As has often been said, Christians tend to shoot their wounded. Instead of showing some understanding and some humility to those who stumble and fall, we can be so ready to judge and condemn. Sadly we can tend to enjoy pointing out the sins of others, but not so much the sins of ourselves. We love being merciful and forgiving to ourselves, but not so much to others.

We need to be careful here. How far would most of us get if somehow there was a giant screen where all your deepest, darkest and most private thoughts were shown to the whole world? We might tend to be less arrogant and condemning if that were to occur. But Jesus said one day this will in fact happen:

“There is nothing concealed that will not be disclosed, or hidden that will not be made known. What you have said in the dark will be heard in the daylight, and what you have whispered in the ear in the inner rooms will be proclaimed from the roofs.” (Luke 12:2-3)

The biblical Christian will reverse the order of the Pharisees: he will be hard on himself while softer on others. It was C. S. Lewis who gave some helpful advice in this regard. He said that we should be Arminians (emphasising our own choices) when it comes to our own weaknesses and our brothers’ strengths, and Calvinists (emphasising God’s initiative) when it comes to our own strengths and our brothers’ weaknesses. (I just read that again recently but cannot now recall where – grr!)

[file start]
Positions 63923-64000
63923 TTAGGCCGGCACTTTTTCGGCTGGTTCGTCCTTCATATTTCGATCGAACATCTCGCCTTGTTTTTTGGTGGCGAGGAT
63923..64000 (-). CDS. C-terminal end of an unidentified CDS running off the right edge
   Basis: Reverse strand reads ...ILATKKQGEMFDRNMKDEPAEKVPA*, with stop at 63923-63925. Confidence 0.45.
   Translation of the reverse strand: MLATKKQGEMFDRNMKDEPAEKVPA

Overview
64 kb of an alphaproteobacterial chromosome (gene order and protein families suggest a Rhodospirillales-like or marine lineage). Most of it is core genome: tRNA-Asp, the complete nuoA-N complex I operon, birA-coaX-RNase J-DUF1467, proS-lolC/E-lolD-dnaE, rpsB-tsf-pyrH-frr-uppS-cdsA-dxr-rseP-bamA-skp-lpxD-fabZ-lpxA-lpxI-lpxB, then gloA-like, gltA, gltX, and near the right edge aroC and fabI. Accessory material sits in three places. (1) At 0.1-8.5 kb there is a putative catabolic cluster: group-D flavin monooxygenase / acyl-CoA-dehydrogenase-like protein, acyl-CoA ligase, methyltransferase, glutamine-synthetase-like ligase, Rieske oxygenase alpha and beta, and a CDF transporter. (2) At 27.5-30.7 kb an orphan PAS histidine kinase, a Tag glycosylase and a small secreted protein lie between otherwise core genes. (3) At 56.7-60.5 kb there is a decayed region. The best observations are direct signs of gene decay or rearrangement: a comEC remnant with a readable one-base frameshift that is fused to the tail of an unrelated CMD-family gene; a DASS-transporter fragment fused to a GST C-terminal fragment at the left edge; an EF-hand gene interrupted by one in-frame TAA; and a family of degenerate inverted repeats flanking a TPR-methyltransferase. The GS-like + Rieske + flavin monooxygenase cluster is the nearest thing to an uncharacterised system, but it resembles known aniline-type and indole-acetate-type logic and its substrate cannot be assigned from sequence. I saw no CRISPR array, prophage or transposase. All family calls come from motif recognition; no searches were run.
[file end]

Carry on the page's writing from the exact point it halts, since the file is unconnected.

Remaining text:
Having this sort of charitable and humble assessment of ourselves and others will help us go a long way in not being so quick to blast others and so slow to condemn ourselves. So yes it is true – properly understood – that we are all sinners, we are all fallen creatures, and even as redeemed and blood-bought Christians we are all still works in progress.

Understanding that should help us to be more patient with others – and ourselves at times – while we do encourage everyone to be all they can be in Christ, including holy, righteous and sensitive to sin. And keeping in mind that real biblical love is not winking at sin, but caring enough to confront, this should help us as well when we are tempted never to speak up when we should.

Sure, calling out sin and holding up others to the high standards of Christ can be a tricky issue to navigate, and must be done prayerfully and carefully. But avoiding this altogether helps no one. As the famous Puritan Richard Baxter once put it:

“A foolish physician he is, and a most unfaithful friend, that will let a sick man die for fear of troubling him; and cruel wretches are we to our friends, that will rather suffer them to go quietly to hell, then we will anger them, or hazard our reputation with them.”

And this involves things like church discipline when needed. This of course is almost fully forgotten in most Western churches today. As a case in point, on one Christian social media site the question was asked, “Should the Church discipline members who sin?” I replied by saying this: “Persistent unrepented of sin must of course lead to church discipline”.